Write What Matters

For the last two days, I’ve been talking about genre. In somewhat subtle terms, I stated that genre is not that important. The first goal of the writer should be to write the best story they can. Genre provides shorthand for communication of certain ideas and story beats to the reader, but if a novel were a meal, genre would be the garnish.

Today I want to talk about the heart of the story. Let’s take a step back and look at story from a high level. Let’s talk about why your story is important, and why are uniquely qualified to write it.

But first, let me say something that sounds controversial.

The Plot Does Not Matter

Wow, it felt really good typing that, but I’m not sure I’ve earned your trust enough to just throw it out there without some support. So let’s break this apart.

Plot is the manipulation of the characters through the story. It is the journey, the trials, the tribulations, the dips and turns and peaks and valleys that take the reader from the first page to the last. The plot should make sense, and it should be coherent.

However, the plot is not the story.

You can take a perfectly good book, perhaps your favorite novel, and start cutting out all the parts that are not plot related. You can delete the descriptions, the dialog, the details of the action, chopping finer and finer until all you have left is plot. After boiling away everything that isn’t plot, what remains is an outline.

Outlines can be interesting, but they aren’t stories. People aren’t waiting with baited breath to read the next outline from their favorite author.

This is one of the places where Stephen King and I agree, though indirectly. In On Writing, King looks at plot as a clumsy tool, only to be used as a last resort. His stories have plots, but the plots are found along the way through discovery writing. He primarily takes a character or a group of characters, puts them in a situation, and then watches them get out.

I believe a good story has a plot, but what that plot is doesn’t matter. It could be anything. How you arrive at your plot depends on your style, and I’ve detailed a couple of approaches this month already.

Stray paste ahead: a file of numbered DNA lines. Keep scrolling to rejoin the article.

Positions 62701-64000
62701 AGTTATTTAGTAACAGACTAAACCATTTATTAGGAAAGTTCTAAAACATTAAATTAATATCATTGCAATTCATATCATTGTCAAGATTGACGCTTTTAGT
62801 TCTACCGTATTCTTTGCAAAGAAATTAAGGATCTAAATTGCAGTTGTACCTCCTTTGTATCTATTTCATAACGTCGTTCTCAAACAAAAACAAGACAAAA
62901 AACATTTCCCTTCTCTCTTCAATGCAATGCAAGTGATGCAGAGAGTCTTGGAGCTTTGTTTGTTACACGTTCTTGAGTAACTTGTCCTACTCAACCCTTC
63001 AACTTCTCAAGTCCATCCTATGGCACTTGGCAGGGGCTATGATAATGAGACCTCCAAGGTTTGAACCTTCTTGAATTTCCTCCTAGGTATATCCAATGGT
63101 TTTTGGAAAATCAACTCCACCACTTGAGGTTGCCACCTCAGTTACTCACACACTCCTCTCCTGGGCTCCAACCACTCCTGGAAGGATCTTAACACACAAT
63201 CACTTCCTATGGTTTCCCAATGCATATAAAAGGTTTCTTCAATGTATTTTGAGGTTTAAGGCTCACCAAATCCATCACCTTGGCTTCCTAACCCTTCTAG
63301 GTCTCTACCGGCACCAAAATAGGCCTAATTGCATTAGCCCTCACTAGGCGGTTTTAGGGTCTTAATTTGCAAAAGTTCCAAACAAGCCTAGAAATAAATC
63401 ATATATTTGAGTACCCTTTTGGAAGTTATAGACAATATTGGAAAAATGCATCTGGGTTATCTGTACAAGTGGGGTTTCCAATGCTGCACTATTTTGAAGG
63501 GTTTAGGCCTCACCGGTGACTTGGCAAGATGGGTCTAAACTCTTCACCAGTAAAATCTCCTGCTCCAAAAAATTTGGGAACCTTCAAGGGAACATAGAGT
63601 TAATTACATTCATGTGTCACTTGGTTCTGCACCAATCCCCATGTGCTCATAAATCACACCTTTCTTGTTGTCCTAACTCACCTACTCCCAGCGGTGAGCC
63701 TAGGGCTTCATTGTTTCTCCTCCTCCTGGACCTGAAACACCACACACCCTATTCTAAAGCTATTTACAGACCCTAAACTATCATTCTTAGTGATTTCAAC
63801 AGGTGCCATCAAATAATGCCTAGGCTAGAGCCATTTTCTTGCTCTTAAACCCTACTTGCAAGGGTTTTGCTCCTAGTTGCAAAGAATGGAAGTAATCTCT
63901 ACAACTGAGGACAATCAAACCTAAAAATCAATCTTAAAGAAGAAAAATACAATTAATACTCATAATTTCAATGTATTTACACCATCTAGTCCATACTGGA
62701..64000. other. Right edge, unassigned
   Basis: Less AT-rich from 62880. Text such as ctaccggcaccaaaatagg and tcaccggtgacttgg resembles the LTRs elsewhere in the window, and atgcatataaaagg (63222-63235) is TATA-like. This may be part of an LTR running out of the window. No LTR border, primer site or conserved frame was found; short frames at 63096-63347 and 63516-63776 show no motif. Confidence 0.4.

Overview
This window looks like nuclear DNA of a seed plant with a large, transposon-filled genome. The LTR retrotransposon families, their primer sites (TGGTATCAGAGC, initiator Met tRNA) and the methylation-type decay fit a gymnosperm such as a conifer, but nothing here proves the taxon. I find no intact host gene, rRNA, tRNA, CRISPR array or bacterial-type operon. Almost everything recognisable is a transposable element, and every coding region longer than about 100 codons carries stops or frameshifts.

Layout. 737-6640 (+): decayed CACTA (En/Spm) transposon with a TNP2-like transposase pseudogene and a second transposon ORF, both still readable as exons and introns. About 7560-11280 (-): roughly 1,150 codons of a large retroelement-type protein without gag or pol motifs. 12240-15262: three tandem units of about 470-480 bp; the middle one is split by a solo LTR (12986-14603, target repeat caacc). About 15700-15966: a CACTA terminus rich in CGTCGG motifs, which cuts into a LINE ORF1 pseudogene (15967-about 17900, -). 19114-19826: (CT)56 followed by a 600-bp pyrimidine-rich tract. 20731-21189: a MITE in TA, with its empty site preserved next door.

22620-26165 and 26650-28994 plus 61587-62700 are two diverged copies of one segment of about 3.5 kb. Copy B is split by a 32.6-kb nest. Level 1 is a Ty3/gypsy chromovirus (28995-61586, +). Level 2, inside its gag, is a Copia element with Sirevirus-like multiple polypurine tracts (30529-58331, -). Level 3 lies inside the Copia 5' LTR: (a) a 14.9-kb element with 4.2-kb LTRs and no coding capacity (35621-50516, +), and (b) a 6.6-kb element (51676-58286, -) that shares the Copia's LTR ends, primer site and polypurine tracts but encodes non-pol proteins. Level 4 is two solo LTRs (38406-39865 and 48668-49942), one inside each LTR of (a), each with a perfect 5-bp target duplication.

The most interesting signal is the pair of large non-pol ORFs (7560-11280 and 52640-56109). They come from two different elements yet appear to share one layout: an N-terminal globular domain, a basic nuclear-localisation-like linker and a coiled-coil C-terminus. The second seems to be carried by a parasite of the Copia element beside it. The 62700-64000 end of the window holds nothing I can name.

I’ve already stated my point. When you sit down to write what matters, don’t worry about the plot.

What Matters?

There are as many different answers to this question as there are writers. The answer I will provide, the main point of this essay, is this:

Whatever matters to you, that’s what matters to the story. It is personal.

The best way I can make this clear is to tell you what matters to me.

Love is vital. It is the heart of my religion, and if I could make a wish and change the world, I would fill it with more love. I include all varieties of love in this statement.

Faith is important to me, though not as important as love. I grapple with my own faith, and characters defined in part by their faith resonate with me. This does not necessarily have to be a religion or spirituality.

These are two core principles that define me, Brian C. E. Buhl. Remove either from my being and I cease to be me. That doesn’t mean that’s all I am, and every word out of my mouth isn’t in reference to those two ideas. However, the shape of my life is steered by love, faith, and a number of other principles that define me.

So What?

Writing what matters to you guarantees that the stories you write will hold your interest. Novels require a tremendous time commitment. It doesn’t take much to slow a writer down or knock them off track. However, if what they’re writing is deeply personal to them, they are more likely to weather the hard times and see the story through to its end.